Debates between Baroness Mallalieu and Lord Bates during the 2019 Parliament

Thu 9th Jul 2020
Agriculture Bill
Lords Chamber

Committee stage:Committee: 2nd sitting (Hansard) & Committee: 2nd sitting (Hansard) & Committee: 2nd sitting (Hansard): House of Lords

Agriculture Bill

Debate between Baroness Mallalieu and Lord Bates
Committee stage & Committee: 2nd sitting (Hansard) & Committee: 2nd sitting (Hansard): House of Lords
Thursday 9th July 2020

(3 years, 11 months ago)

Lords Chamber
Read Full debate Agriculture Act 2020 View all Agriculture Act 2020 Debates Read Hansard Text Read Debate Ministerial Extracts Amendment Paper: HL Bill 112-III Third marshalled list for Committee - (9 Jul 2020)
Lord Bates Portrait The Deputy Chairman of Committees (Lord Bates) (Con)
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My Lords, I have received two requests from noble Lords to speak after the Minister.

Baroness Mallalieu Portrait Baroness Mallalieu (Lab) [V]
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My Lords, there is a price for increased access. I totally agree with what my noble friend Lord Rooker said. We cannot turn the clock back, and nor would we want to because we recognise how important it is for all of us physically and mentally to be able to get out and enjoy the countryside. However, that price has been paid up until now largely by farmers and landowners. It is considerable and it is clearly going to grow, which is why I hope that the provisions in the Bill will be used in ways which respect, perhaps more than some of the existing access arrangements have done, the people who own the land. I am told that it is only a tiny minority who cause trouble. Perhaps that is so for genuine walkers, but it also gives a legitimate right of access to other people whose purpose for being there is not legitimate. Near houses or through the farm, it is a perfect way to case the joint. You just have to speak to some of my neighbours down here about the vandalism that they suffered during the badger cull by people using access legitimately for illegitimate purposes.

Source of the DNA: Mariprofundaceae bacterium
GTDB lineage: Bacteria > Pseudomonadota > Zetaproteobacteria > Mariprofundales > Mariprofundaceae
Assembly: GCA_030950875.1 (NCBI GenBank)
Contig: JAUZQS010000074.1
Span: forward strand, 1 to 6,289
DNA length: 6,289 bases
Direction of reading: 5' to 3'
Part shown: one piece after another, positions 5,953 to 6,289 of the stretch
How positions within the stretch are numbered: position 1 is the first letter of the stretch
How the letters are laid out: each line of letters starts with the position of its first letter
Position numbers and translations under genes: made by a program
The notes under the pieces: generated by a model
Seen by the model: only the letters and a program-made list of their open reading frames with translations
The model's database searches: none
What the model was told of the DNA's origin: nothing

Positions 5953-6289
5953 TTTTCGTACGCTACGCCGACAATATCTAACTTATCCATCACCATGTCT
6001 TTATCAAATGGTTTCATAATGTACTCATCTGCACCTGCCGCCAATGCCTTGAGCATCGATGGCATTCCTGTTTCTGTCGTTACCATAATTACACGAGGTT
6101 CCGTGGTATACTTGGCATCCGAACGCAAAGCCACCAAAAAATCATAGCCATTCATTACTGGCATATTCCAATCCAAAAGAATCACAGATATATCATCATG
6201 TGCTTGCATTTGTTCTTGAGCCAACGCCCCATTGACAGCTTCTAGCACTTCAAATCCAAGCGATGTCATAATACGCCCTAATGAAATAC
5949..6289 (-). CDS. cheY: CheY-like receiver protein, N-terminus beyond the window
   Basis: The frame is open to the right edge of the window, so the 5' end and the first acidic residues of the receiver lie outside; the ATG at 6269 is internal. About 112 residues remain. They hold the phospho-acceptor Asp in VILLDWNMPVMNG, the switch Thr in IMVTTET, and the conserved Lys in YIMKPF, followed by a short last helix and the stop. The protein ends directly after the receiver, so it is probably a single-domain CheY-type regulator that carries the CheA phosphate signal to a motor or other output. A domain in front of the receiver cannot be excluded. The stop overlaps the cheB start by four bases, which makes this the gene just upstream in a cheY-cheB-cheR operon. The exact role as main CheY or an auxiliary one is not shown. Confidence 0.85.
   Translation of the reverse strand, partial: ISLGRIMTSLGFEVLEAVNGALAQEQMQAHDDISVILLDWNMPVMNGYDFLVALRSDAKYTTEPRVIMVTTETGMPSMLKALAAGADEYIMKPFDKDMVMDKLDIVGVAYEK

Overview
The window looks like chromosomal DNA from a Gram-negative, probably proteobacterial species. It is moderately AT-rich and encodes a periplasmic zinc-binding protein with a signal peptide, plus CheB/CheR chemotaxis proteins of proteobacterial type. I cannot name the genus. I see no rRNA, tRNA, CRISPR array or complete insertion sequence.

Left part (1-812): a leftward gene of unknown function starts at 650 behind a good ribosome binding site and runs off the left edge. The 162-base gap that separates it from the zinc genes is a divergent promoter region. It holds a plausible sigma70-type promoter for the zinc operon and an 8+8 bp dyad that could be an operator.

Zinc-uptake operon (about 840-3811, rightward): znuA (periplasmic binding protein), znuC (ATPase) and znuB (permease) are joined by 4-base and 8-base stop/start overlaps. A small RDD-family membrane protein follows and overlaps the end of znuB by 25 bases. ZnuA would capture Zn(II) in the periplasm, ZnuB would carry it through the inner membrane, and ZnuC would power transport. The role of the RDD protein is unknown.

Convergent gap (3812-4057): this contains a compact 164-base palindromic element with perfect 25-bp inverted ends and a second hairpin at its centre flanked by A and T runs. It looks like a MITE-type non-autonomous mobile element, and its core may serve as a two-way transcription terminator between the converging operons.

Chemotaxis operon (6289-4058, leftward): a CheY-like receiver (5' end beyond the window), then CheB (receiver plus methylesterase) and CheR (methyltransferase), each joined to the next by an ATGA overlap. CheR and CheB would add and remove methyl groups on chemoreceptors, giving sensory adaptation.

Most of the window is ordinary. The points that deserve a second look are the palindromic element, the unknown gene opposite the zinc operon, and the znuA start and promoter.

I heard the noble Earl, Lord Caithness, speak about a litany of problems. Having had a very much-used part of the Chiltern Way going straight through my garden, I can endorse everything he said. I hope we fulfilled our obligations by repairing stiles and putting in kissing-gates and beside them gates that would open for anybody who was disabled and could not use the other two, but over the years we had gates left open, stock straying and dogs chasing and attacking sheep, which is a major problem nationwide. We had poaching. We had theft of fencing and from farm buildings and at one stage, until I learned that I was a philanthropist, I was offering a free take-away service from my farm diesel tank. When I sadly came to sell the smallholding on which I lived, I was told by all the agents that the footpath, which had by then been diverted from the front door through the fields, would still knock a substantial chunk off its value.

Sadly, I do not expect the Government to accept this amendment, but I hope that those who regularly request access give thought to who pays the price, not just in money but in loss of security and peace of mind.